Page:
Gear Guide: A Mat That Offers Sheer Relaxation—or Sheer Torture?
By Su Reid-St. John
Want to get your colleagues’ attention? Ask them if they’d like to lie on a bed of nails. OK, not a real bed of nails, but close. StyleWellness’s AcuMat (aka Spike Mat) is one of the new trends in acupressure mats, and it's created quite a stir around the office.
The idea is simple: The organic cotton-covered foam mat is overlaid with spiky little plastic circles that press on various acupressure points on your body, relaxing the heck out of you. What’s not so simple is convincing most people to lie down on a bunch of sharp little spikes.
I was hesitant myself at first. But I gingerly stretched out with my hips, back, and shoulders on the mat. To my surprise, the spikes actually felt good, making my back feel warm and tingly. After 10 minutes, I was completely relaxed, as if I’d had a wonderful massage. My office neighbor Shaun—whose first view of the mat had elicited an alarmed “Are you really going to lie down on that?”—overheard my sighs of contentment, overcame her reluctance, and had a similarly delightful experience.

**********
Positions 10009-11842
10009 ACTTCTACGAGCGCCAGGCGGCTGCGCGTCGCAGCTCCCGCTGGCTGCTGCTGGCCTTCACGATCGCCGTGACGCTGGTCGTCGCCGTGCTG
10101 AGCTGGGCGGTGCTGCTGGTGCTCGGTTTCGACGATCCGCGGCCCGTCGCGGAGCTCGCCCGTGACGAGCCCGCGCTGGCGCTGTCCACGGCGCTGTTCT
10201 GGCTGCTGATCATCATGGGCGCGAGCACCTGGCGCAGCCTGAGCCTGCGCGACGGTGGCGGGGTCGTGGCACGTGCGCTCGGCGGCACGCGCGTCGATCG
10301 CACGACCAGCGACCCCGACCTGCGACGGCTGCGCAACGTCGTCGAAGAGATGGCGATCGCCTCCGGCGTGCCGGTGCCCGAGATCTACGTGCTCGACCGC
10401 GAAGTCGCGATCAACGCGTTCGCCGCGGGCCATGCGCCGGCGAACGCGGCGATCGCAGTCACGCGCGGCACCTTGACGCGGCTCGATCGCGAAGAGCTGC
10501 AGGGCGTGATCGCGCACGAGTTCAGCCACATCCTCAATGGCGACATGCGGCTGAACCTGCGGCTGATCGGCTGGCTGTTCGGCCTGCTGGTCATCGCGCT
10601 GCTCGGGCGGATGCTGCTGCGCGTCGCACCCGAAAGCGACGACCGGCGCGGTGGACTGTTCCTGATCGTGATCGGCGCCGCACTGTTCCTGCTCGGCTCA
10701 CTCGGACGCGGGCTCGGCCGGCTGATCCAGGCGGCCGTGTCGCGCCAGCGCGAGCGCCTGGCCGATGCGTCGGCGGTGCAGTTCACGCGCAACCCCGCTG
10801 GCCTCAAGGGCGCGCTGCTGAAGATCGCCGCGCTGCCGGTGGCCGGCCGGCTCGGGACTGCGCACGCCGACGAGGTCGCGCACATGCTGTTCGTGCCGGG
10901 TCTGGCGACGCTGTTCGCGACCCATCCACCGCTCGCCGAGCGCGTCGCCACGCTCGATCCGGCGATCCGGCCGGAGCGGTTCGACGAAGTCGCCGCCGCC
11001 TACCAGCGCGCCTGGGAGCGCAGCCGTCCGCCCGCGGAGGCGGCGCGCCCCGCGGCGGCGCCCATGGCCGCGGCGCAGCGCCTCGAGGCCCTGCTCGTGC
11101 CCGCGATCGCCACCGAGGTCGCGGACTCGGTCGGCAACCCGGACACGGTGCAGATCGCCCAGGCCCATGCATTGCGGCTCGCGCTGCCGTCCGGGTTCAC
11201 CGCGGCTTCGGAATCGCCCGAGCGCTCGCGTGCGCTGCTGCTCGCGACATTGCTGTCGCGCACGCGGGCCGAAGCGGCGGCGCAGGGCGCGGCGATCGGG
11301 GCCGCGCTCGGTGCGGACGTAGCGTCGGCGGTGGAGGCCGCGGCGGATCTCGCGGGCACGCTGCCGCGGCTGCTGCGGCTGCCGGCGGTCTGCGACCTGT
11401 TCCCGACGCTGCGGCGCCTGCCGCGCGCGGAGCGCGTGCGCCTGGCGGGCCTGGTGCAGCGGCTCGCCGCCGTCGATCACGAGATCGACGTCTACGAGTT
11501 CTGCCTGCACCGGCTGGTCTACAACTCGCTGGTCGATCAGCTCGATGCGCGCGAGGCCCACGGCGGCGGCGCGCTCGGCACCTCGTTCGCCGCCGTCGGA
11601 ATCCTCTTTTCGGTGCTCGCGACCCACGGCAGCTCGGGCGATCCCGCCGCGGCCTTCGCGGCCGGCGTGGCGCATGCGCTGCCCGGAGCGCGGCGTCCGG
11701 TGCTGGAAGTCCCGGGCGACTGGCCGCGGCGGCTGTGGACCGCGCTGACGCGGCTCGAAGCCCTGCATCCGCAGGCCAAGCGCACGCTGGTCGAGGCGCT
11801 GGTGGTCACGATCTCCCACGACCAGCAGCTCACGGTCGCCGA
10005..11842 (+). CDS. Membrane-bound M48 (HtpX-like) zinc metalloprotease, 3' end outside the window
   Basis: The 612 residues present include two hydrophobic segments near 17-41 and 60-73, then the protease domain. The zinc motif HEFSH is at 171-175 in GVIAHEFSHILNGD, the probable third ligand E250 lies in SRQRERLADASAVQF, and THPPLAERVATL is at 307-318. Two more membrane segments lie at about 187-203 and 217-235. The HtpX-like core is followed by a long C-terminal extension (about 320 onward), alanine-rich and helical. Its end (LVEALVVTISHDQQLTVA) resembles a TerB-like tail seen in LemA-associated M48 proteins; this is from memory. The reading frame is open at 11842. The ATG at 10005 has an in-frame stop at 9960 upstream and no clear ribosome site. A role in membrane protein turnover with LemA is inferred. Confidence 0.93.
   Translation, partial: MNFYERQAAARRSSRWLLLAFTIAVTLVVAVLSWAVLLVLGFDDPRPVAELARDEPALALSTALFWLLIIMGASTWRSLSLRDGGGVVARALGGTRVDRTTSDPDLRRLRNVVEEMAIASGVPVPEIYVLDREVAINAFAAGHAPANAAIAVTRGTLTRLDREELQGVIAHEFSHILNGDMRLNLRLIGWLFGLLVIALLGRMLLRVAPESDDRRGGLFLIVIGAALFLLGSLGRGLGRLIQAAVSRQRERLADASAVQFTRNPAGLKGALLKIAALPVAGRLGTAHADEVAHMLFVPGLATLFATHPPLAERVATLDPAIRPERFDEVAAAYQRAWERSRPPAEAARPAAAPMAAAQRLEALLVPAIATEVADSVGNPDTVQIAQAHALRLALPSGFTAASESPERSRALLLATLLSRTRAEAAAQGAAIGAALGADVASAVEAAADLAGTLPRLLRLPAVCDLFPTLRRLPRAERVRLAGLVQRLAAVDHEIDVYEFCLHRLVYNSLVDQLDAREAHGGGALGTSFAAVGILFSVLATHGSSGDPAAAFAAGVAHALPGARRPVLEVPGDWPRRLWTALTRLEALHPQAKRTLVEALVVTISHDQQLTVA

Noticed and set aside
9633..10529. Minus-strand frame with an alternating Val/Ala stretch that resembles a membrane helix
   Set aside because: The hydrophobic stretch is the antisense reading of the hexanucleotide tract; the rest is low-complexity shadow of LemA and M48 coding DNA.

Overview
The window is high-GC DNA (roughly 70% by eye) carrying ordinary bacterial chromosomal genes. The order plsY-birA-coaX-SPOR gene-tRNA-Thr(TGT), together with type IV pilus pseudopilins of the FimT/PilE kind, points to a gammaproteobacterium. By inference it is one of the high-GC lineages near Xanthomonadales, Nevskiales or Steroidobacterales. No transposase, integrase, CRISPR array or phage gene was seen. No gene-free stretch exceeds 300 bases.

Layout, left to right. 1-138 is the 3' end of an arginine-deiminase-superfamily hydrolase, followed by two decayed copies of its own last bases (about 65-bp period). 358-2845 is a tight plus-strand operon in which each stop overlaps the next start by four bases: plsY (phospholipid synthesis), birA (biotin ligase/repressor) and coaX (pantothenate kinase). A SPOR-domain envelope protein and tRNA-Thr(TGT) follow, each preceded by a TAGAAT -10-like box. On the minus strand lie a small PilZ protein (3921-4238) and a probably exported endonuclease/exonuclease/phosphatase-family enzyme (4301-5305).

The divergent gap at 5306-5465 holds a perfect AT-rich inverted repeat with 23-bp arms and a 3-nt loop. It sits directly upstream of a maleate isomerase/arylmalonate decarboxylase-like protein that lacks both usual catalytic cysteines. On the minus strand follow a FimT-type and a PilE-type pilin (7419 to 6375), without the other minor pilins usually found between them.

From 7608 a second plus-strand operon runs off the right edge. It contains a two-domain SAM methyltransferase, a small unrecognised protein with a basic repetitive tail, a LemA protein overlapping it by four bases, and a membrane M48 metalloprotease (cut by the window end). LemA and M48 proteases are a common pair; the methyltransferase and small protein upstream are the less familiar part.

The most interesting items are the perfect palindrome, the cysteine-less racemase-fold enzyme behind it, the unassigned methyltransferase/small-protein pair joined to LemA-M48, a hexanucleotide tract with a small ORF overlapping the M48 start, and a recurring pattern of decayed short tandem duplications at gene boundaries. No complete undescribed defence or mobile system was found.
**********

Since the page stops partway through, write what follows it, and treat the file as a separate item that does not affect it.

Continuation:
Enthused, I brought it home to my husband and coaxed him into trying it on the den floor after we put our 3-year-old to bed (you don’t want a kid around those spikes, believe me). After a few minutes, he looked up at me, puzzled. “Is it supposed to do something?” he asked. Apparently, the bliss-giving has some limitations.
Bemused, I convinced a bunch of my co-workers to give it a try. The consensus? Well, there wasn’t one. Most felt relaxed afterward, a couple blissfully so. Others weren’t impressed (including our intern, Ashley, who cut her finger after moving too suddenly).
So what to make of the AcuMat? It appears that it really depends on who you are. To quote a co-worker, though, “It’s hitting the acupressure points—that’s got to be good. Anyway, it can’t hurt.” At least, not unless you make a sudden move.
Product: StyleWellness AcuMat: ECO
Pros: Lying on it may seriously relax you—and it is far cheaper than multiple appointments with an acupressurist.
Cons: It doesn’t work for everyone, and you’ve got to be careful around those spikes.
Cost: $69.95 at StyleWellness.com
Extra tip: To lessen the intensity, try it atop a soft surface, like a bed.